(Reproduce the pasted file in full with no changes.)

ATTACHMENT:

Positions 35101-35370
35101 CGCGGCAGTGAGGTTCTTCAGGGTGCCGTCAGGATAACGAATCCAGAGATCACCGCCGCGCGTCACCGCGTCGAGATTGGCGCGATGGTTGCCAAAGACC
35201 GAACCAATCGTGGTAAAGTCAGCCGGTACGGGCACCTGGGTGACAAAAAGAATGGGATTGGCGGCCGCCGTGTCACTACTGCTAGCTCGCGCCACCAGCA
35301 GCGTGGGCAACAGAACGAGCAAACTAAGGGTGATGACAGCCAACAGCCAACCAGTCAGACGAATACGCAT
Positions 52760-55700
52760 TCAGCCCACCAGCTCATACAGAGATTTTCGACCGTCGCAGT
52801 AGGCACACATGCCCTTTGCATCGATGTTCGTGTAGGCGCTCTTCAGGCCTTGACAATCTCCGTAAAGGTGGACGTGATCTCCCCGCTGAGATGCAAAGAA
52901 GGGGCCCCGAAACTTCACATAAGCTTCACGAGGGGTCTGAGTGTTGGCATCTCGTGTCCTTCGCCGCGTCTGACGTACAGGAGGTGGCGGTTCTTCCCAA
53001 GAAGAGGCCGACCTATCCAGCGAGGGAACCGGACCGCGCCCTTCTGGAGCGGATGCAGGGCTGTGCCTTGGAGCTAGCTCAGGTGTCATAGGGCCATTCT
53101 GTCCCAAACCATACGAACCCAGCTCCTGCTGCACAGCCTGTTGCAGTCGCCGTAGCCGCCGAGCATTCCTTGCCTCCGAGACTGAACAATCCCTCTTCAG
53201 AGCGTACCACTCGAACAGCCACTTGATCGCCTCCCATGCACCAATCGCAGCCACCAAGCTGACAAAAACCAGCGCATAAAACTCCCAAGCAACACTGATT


Positions 35101-35370
35101 CGCGGCAGTGAGGTTCTTCAGGGTGCCGTCAGGATAACGAATCCAGAGATCACCGCCGCGCGTCACCGCGTCGAGATTGGCGCGATGGTTGCCAAAGACC
35201 GAACCAATCGTGGTAAAGTCAGCCGGTACGGGCACCTGGGTGACAAAAAGAATGGGATTGGCGGCCGCCGTGTCACTACTGCTAGCTCGCGCCACCAGCA
35301 GCGTGGGCAACAGAACGAGCAAACTAAGGGTGATGACAGCCAACAGCCAACCAGTCAGACGAATACGCAT
Positions 52760-55700
52760 TCAGCCCACCAGCTCATACAGAGATTTTCGACCGTCGCAGT
52801 AGGCACACATGCCCTTTGCATCGATGTTCGTGTAGGCGCTCTTCAGGCCTTGACAATCTCCGTAAAGGTGGACGTGATCTCCCCGCTGAGATGCAAAGAA
52901 GGGGCCCCGAAACTTCACATAAGCTTCACGAGGGGTCTGAGTGTTGGCATCTCGTGTCCTTCGCCGCGTCTGACGTACAGGAGGTGGCGGTTCTTCCCAA
53001 GAAGAGGCCGACCTATCCAGCGAGGGAACCGGACCGCGCCCTTCTGGAGCGGATGCAGGGCTGTGCCTTGGAGCTAGCTCAGGTGTCATAGGGCCATTCT
53101 GTCCCAAACCATACGAACCCAGCTCCTGCTGCACAGCCTGTTGCAGTCGCCGTAGCCGCCGAGCATTCCTTGCCTCCGAGACTGAACAATCCCTCTTCAG
53201 AGCGTACCACTCGAACAGCCACTTGATCGCCTCCCATGCACCAATCGCAGCCACCAAGCTGACAAAAACCAGCGCATAAAACTCCCAAGCAACACTGATT